Pre-Draft Media Availability
Wednesday, May 7, 2014
“First of all, I want to start by making sure that I acknowledge and express my appreciation to our college scouting staff, our pro scouting staff, our coaches who have put in a lot of time. They’ve watched a lot of tape and they’ve written a lot of reports in order to get us prepared for Thursday night, Friday, and Saturday. I just can’t express how much I appreciate those guys, the work that they do and how good they are at their jobs. It certainly makes my job and Sean’s (Payton) job much easier because of the work that they do.”
How do you feel about the draft being pushed back two weeks this year?
“I don’t think we like it, and yet I can’t really point to anything and say, ‘This is why we don’t like it.’ I don’t like the idea of our scouts and our people missing out on Mother’s Day activities on Sunday because they’re here and not at their homes, for those guys that live outside of New Orleans. That’s the one thing I can say about this particular weekend. In terms of extra time, yeah, I don’t really like it, but there’s nothing I can point to and say, ‘Yeah, this is exactly why I don’t like it.’”
In what ways is this draft considered deeper than those in the past?
“I don’t know that it is, except it feels a little deeper. I think partly because of the number of juniors in this draft that have declared. Other than that, I kind of look at it as just another year type of thing. Obviously there’s different positions of strength, but every year there are positions that are stronger than others so it’s no different in that regard.”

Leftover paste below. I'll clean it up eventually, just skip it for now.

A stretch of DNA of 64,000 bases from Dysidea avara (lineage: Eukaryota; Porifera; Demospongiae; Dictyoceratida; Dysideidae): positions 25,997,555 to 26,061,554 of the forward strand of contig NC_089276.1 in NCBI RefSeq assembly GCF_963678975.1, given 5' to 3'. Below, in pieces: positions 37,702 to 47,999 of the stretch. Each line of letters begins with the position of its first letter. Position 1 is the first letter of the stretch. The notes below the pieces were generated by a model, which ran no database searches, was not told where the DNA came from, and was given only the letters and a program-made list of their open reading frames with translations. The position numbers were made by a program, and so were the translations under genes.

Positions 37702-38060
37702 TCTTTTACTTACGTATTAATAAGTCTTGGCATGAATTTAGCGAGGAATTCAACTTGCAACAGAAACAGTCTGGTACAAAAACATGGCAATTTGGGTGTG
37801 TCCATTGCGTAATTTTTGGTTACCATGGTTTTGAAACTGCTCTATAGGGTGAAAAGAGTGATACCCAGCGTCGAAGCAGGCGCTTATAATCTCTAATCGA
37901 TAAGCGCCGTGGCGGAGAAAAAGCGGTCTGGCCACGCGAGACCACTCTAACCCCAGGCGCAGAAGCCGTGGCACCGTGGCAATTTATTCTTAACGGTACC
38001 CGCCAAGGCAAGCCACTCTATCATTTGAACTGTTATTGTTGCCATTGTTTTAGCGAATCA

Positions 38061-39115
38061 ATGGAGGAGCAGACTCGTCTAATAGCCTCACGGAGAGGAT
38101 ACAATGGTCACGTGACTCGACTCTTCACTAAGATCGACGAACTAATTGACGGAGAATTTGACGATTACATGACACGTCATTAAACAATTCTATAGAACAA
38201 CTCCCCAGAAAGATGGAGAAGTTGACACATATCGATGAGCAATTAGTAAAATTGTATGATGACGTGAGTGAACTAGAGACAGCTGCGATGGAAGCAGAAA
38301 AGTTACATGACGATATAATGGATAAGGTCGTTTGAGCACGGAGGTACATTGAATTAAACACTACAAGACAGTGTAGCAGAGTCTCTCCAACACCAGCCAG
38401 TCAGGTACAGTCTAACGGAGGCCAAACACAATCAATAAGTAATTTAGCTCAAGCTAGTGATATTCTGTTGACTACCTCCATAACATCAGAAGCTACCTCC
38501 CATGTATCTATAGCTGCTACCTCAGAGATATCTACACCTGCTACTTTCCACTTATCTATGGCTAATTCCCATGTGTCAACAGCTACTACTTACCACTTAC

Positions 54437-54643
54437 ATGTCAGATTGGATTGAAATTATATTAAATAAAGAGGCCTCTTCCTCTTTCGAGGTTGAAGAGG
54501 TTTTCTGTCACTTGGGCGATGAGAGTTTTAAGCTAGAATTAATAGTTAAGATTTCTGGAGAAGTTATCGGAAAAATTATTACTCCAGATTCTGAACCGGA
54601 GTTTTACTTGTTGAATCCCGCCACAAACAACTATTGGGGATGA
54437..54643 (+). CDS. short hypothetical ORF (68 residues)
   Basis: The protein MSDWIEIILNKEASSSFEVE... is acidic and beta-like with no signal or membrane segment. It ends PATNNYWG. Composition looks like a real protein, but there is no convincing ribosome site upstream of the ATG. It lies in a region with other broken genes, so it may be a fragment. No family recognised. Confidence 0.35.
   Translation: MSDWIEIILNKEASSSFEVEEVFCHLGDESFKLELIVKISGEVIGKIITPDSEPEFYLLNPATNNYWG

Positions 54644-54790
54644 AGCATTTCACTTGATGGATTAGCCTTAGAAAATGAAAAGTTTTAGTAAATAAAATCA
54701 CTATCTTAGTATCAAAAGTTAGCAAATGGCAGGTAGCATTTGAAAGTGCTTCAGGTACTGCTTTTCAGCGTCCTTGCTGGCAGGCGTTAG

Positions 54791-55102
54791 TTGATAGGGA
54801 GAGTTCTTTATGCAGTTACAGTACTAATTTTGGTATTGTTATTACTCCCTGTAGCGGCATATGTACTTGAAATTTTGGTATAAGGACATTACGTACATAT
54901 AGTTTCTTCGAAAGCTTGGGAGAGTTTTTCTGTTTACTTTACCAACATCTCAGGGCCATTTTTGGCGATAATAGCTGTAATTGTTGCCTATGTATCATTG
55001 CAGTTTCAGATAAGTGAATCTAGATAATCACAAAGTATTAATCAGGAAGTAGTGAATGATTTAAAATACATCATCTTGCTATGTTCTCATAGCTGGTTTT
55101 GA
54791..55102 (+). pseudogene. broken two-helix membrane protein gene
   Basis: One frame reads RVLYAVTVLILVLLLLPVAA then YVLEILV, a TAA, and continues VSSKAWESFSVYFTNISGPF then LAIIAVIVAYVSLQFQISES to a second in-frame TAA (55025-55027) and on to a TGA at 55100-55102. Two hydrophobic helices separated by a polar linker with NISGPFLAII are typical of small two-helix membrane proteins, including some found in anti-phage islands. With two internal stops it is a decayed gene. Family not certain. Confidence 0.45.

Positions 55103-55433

How hard is it at the 27th position to go through trial runs and test runs, given the fact that you are so late in the draft?
“Well it’s certainly more difficult than it is if you are at five or six. We have a pretty good idea of who the first 12 or 15 guys that are going to come off the board. We have no idea what order obviously, and there’s always a surprise or two. We have a pretty good idea of the first half I would call it, then who knows? That part is pretty difficult. We have to be prepared for any and all scenarios.”
Do you have a feeling that this draft will have more first round trades than past years?
“No, I wouldn’t say that. It wouldn’t surprise me just because of all the talk about trades, and yet there’s talk every year about trades and the majority of them don’t happen. I don’t have a feel one way or another, whether that’s going to be more active or not.”
Is there a position group that you’re looking at and would really like to say, ‘We’re leaving this draft with X, Y, and Z.’?
Would you like to reveal any of those position groups?
How much do you enjoy this weekend, building a new team, and bringing young talent in?
“I enjoy the process from beginning to end. A large part of that has to do with the people that I work with. I enjoy the people on our staff. I respect their opinions – and we have a lot of guys that are willing to give them. That’s the way it should be. I enjoy the process from beginning to end, including the college free agent process after the draft.”
Approximately how many prospects visited here?
“I think we used 29 out of our 30 visits if I recall correctly. Then we had our local pro day, which we had I think between 40 and 50 guys that were present. Then we had our 60 interviews at the combine and we had interviews at the Senior Bowl and we had independent interviews both at the combine and Senior Bowl. We’ve had the opportunity to talk to, really, every draftable player that we have on our board. You start this process, there’s 3,000 names, and we’re whittling it down to 120 or 130 on our draftable front board, and then we’re trying to whittle that down to the 20 or 30 that we’d really like to have for the Saints. It’s a pretty extensive process.”
Talk about undrafted free agents. How much goes into a guy that you have a feeling is not going to get drafted, and kind of do your homework on that player?